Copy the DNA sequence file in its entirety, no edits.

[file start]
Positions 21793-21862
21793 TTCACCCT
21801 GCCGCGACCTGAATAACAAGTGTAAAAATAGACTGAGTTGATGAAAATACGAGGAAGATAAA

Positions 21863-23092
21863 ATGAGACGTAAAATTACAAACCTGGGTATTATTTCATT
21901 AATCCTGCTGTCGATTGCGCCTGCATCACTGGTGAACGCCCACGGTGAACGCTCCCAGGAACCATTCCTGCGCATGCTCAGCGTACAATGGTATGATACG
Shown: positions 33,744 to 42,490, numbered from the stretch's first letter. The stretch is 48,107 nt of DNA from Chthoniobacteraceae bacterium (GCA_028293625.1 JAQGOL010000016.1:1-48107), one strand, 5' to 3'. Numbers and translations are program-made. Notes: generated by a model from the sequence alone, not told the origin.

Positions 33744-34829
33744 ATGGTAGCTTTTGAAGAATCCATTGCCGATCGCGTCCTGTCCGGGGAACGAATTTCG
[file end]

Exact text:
Positions 21793-21862
21793 TTCACCCT
21801 GCCGCGACCTGAATAACAAGTGTAAAAATAGACTGAGTTGATGAAAATACGAGGAAGATAAA

Positions 21863-23092
21863 ATGAGACGTAAAATTACAAACCTGGGTATTATTTCATT
21901 AATCCTGCTGTCGATTGCGCCTGCATCACTGGTGAACGCCCACGGTGAACGCTCCCAGGAACCATTCCTGCGCATGCTCAGCGTACAATGGTATGATACG
Shown: positions 33,744 to 42,490, numbered from the stretch's first letter. The stretch is 48,107 nt of DNA from Chthoniobacteraceae bacterium (GCA_028293625.1 JAQGOL010000016.1:1-48107), one strand, 5' to 3'. Numbers and translations are program-made. Notes: generated by a model from the sequence alone, not told the origin.

Positions 33744-34829
33744 ATGGTAGCTTTTGAAGAATCCATTGCCGATCGCGTCCTGTCCGGGGAACGAATTTCG